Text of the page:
“MOAP?”, you ask. No, it’s not the Mother of all Parties (Even though it is Mother’s Day, and I’m sure Mom would like a party – with chocolate, and maybe some wine!). MOAP? – Mob of Angry Peasants – uh, no, not at all. If I see one of those, I’m going to reverse course and head the opposite direction, fast! I googled MOAP and found the internet had a few other rather colorful, if not creative, definitions. However, the MOAP I’m talking about is the Mother of All Planes! And, every few years the MOAP lands at Bangor International Airport.
Her name is Mriya. Meaning dream in Ukrainian. And, she is the Mother of All Planes – the largest airplane in the world. The last time she was here was in April of 2015. And, as always, she drew quite a crowd! How majestic and amazing it is to watch as she lands, or takes to the sky. Even as her six ginormous engines start, it shakes the Earth! Awesome is what this M.O.A.P is.
The airplane I’m talking about is the Antonov AN-225, Mriya. Designed in the Soviet Union in the 1980s, she is a strategic airlift cargo aircraft. In addition to being the largest airplane, she is also the longest and heaviest airplane ever built. Able to transport a payload in excess of 551,000 pounds, she has set records (240 to be exact!) for the cargo she has carried. This includes entire helicopters, multiple fighter jets, trains, heavy construction equipment, and yachts! Or, she can carry 50 cars – all in the same load! And, she can also carry a space shuttle (on her “roof”). Mriya was initially built for transporting the Buran space shuttle (think our U.S. space shuttle and add some Russian lettering on the fuselage).
To understand the size of the cargo area – imagine this: the pressurized cargo area is longer than the first flight of the Wright Brothers! The area for cargo measures 21 feet wide, by 14 feet high, by 142 feet long! And, that’s just the area for cargo. The aircraft itself is 275 feet long with a wingspan of 290 feet! From the ground she sits almost 60 feet high, shy only a few inches at 59 feet, 5 inches. With cargo, her takeoff weight is a whopping 1,410,958 pounds! And her performance in the air is not bad, considering her large stature – maximum speed of 459 knots (528 mph) and cruise speed of 432 knots (497 mph). That thrust is produced by six Progress D-18T turbofan engines. How far can she go without refueling? Between 2,500 miles and 9,500 miles depending upon how much cargo she is carrying – not bad at all. And, her landing gear – contains 32 wheels! Through the nose gear design, she even “kneels” so her cargo can be loaded easier.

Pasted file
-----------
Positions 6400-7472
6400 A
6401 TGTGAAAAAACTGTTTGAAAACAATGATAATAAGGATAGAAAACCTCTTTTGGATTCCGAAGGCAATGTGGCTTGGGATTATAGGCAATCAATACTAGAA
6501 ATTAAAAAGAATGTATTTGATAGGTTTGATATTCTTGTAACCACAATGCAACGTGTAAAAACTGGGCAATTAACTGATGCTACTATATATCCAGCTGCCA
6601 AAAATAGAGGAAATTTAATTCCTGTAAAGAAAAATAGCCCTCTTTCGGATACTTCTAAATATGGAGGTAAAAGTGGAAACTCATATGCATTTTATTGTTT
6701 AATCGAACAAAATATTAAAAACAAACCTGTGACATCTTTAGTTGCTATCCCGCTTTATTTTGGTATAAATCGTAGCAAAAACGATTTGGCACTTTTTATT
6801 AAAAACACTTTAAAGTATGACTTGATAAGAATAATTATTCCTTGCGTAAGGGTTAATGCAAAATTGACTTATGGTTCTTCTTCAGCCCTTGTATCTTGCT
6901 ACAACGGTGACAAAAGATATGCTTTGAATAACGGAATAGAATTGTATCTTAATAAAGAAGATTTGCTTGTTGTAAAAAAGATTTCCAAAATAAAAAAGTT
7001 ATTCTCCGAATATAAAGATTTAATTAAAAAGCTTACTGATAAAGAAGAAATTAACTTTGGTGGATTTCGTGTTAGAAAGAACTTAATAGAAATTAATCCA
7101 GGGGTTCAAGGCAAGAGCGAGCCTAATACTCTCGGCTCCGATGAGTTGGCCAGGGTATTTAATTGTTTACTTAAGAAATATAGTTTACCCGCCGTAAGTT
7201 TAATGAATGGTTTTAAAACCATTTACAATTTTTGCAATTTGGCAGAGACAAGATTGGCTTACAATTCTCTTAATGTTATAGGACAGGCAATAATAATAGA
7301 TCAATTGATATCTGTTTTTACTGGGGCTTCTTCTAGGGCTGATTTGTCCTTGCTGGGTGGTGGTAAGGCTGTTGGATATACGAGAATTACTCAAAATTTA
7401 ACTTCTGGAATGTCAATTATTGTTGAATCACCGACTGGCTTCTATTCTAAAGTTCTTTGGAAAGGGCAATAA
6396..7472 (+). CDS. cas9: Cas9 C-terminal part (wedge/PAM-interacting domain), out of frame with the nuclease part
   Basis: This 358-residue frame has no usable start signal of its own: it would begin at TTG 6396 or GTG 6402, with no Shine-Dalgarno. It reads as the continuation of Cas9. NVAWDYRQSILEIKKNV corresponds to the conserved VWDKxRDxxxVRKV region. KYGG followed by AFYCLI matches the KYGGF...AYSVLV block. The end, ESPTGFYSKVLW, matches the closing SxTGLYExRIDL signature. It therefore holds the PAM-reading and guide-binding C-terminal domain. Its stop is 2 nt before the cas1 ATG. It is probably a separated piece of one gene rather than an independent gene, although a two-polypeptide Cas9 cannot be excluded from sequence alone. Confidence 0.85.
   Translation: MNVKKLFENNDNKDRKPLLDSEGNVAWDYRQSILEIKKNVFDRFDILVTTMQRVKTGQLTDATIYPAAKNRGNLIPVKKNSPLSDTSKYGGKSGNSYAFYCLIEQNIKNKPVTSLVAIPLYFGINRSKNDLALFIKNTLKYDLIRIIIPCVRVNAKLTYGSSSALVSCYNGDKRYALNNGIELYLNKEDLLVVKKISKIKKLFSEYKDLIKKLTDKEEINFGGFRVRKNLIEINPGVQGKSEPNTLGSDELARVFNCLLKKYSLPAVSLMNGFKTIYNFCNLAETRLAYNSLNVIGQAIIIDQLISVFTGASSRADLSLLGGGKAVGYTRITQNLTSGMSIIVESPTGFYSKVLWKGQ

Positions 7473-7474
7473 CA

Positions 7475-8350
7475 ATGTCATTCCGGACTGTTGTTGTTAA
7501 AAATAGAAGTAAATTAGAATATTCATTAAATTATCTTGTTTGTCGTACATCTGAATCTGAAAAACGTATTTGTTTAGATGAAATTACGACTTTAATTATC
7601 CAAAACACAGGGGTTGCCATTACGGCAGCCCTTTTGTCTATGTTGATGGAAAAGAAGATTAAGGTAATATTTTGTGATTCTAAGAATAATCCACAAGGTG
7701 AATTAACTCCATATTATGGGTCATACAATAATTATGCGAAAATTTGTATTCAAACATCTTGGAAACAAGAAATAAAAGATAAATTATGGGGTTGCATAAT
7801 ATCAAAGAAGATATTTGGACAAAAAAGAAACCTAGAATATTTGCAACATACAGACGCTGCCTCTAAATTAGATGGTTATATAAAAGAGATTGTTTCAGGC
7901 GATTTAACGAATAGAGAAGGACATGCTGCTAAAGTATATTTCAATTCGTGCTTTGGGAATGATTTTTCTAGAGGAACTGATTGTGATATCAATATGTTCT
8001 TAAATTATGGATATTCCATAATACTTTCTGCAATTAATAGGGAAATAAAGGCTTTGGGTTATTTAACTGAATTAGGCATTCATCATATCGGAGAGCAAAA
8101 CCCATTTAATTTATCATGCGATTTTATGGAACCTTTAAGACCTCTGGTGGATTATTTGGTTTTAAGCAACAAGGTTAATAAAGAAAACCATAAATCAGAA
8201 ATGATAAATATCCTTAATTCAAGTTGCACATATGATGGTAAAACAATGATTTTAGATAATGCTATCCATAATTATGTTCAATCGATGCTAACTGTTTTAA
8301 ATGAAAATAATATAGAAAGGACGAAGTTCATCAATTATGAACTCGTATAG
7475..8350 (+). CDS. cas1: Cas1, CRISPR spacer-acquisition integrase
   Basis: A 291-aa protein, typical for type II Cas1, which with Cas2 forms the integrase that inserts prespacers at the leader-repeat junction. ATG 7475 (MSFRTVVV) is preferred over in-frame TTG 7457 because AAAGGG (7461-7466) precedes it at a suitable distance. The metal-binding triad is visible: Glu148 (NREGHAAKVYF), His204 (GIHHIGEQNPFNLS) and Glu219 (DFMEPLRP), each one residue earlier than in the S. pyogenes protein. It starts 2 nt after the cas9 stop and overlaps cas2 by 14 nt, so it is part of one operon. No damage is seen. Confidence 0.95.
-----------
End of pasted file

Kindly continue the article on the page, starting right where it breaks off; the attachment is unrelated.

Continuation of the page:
I had the opportunity to see this prolific airplane takeoff in 2012 in Bangor. It was quite the experience! I watched as she was readied for takeoff, including a thorough deicing. That, you will notice, is the orange fluid on the wings and fuselage visible in some of my photos. And, if you’re now wondering why it’s orange – well, it’s so you can tell where the fluid has been, and to differentiate from Type IV de-icing fluid, which is green. (Type 1 Fluid is orange). And, on that day in March of 2012, Mriya was “drinking” a lot of orange fluid given her sheer size! At upwards of $10-12 a gallon, that’s a big bill to keep this bird flying in cold weather!
Then came the “earthquake,” as each of the six engines rumbled to life, sending a little smoke up as each engine awakened. The Earth shook and a low, deep and guttural sound gripped my ears – the bass was just turned up; she roared!
AN-225 engine start in BGR.
After a lengthy runup time, she lumbered to the end of the runway – and slowly, but surely, took to the sky. Her wings flexed and she seemed to float, as she departed Bangor.
Today, the AN-225 Mriya is operated by Antonov Airlines. Oh, and if you want to transport cargo aboard her or charter her for a grand Mother’s Day party, get out your checkbook (credit cards, 401K, first-born, etc.) because the cost is $30,000 an hour!!!!! Keep your eyes to the sky, and hopefully someday soon the AN-225 will land again in Bangor. Seeing this MOAP is definitely an opportunity you don’t want to pass up!
Research and more information about the AN-225 “M.O.A.P”